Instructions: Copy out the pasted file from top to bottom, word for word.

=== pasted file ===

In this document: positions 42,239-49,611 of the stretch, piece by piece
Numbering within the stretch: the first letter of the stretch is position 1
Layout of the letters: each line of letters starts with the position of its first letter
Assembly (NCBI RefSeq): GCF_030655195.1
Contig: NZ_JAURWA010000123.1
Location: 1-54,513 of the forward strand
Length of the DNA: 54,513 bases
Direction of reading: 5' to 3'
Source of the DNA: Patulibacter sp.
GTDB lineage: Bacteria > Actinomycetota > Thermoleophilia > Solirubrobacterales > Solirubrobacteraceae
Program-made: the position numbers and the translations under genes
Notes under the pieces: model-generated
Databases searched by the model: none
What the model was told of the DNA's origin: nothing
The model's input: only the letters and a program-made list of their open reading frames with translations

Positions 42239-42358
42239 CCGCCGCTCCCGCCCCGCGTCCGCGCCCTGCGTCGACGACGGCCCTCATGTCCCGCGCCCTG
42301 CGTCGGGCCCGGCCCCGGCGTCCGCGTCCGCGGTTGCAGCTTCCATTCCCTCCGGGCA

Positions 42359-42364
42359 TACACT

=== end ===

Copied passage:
In this document: positions 42,239-49,611 of the stretch, piece by piece
Numbering within the stretch: the first letter of the stretch is position 1
Layout of the letters: each line of letters starts with the position of its first letter
Assembly (NCBI RefSeq): GCF_030655195.1
Contig: NZ_JAURWA010000123.1
Location: 1-54,513 of the forward strand
Length of the DNA: 54,513 bases
Direction of reading: 5' to 3'
Source of the DNA: Patulibacter sp.
GTDB lineage: Bacteria > Actinomycetota > Thermoleophilia > Solirubrobacterales > Solirubrobacteraceae
Program-made: the position numbers and the translations under genes
Notes under the pieces: model-generated
Databases searched by the model: none
What the model was told of the DNA's origin: nothing
The model's input: only the letters and a program-made list of their open reading frames with translations

Positions 42239-42358
42239 CCGCCGCTCCCGCCCCGCGTCCGCGCCCTGCGTCGACGACGGCCCTCATGTCCCGCGCCCTG
42301 CGTCGGGCCCGGCCCCGGCGTCCGCGTCCGCGGTTGCAGCTTCCATTCCCTCCGGGCA

Positions 42359-42364
42359 TACACT